We, as humans, are multicellular organisms. If a sliver of skin was removed from your arm right now and placed under a powerful microscope, a number of cells would be seen. It would make for an interesting view. However, there are some creatures here on this planet that are unicellular.
Unicellular, as in having only One Cell?
We have bacteria, protozoa, some algae and some fungi. It must be noted that some of these organisms live in colonies but this doesn’t change the fact that they are unicellular. It is believed that the earliest form of life to begin on Earth billions of years ago were unicellular. The majority of them can only be seen using a microscope. We refer to them as microorganisms.
Algae create a food source for themselves by using light in the same way that land based plants do. We’ve all seen seaweed riding the waves of the ocean. Seaweed is a multicellular example of algae. A unicellular example would be the division of euglenophyta. They stick to freshwater for the most part and have a flagella for motion. You can compare a flagella to a human leg’s use when we swim as it is used to propel the algae from place to place. The usual genus is Euglena. If you’ve seen green muck on pools and ponds, it was very likely you were beholding a colony of euglenophyta basking in the sunlight creating food for themselves by way of photosynthesis.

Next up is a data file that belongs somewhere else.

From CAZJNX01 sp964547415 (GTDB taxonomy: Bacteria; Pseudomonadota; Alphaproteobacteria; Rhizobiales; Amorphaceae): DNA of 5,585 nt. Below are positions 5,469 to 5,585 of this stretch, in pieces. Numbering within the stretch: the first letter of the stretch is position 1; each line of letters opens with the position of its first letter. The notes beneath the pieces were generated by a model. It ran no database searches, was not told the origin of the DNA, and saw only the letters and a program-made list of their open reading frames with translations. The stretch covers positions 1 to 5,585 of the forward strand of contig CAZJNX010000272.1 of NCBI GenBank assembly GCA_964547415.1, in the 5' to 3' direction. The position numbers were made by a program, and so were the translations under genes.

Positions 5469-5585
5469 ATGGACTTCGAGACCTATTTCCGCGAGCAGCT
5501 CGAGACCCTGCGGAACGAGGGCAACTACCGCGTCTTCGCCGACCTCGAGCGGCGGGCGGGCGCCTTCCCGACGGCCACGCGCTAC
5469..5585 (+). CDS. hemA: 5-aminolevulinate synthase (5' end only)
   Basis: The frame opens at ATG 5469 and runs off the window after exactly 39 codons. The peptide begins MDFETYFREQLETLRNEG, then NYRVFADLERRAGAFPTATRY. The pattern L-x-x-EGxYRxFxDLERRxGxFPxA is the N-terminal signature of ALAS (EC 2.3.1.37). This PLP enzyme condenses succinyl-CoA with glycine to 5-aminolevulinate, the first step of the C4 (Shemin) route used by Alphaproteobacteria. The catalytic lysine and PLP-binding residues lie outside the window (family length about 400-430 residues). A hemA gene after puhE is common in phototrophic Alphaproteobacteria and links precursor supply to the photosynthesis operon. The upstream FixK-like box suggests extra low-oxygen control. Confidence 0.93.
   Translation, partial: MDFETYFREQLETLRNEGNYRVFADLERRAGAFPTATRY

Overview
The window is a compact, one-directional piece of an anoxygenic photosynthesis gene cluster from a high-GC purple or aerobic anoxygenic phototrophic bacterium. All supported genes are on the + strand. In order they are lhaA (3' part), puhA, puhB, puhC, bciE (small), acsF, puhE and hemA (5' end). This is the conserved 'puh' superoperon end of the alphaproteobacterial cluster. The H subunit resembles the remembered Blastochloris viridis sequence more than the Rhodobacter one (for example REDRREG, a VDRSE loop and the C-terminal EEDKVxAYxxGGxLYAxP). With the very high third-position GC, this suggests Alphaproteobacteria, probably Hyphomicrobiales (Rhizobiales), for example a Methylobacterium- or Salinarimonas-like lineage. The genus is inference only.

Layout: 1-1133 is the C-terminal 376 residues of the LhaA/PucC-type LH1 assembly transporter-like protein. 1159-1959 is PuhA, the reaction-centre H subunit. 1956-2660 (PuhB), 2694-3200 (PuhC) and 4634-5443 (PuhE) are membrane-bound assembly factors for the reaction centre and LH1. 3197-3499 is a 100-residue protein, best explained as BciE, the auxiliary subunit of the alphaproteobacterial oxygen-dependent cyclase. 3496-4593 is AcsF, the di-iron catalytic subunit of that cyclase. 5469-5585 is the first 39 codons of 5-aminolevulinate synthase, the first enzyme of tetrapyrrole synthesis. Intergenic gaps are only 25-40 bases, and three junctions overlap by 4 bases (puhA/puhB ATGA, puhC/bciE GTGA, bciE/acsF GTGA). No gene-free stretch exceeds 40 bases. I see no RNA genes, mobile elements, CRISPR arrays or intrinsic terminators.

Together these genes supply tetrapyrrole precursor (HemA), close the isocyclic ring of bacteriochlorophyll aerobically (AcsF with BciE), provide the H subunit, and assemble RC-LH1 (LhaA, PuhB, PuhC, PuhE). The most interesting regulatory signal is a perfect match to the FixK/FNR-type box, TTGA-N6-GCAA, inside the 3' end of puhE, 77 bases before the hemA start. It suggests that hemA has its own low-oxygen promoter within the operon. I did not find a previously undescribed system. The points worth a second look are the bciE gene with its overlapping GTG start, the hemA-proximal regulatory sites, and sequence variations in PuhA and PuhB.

Slime mold serves as an interesting example of unicellular organisms. They can live their life as a single cell organism but reserve the right to group together to form multicellular reproductive systems. There are over 900 species of slime mold that exist and their name refers to the fact that during certain phases of their life, they form a gelatinous slime. Slime mold have been shown to exhibit highly intelligent behavior. When they have been physically separated, they have come back together to form one single mass. They have also been shown to become proactive in response to dire conditions that have been created in lab tests.
They are Everywhere!
Unless you spend large amounts of time creating them in a lab at your home or you spend time in forests looking for them on the barks of trees, you aren’t likely to run into large colonies of these unicellular organisms yourself but they exist just as surely as you are sitting here reading this. If you would like to treat yourself, go on a hiking trip and seek out a unicellular colony. Or you could even purchase a petri dish kit and grow them yourself after collecting a sample from a nearby pond.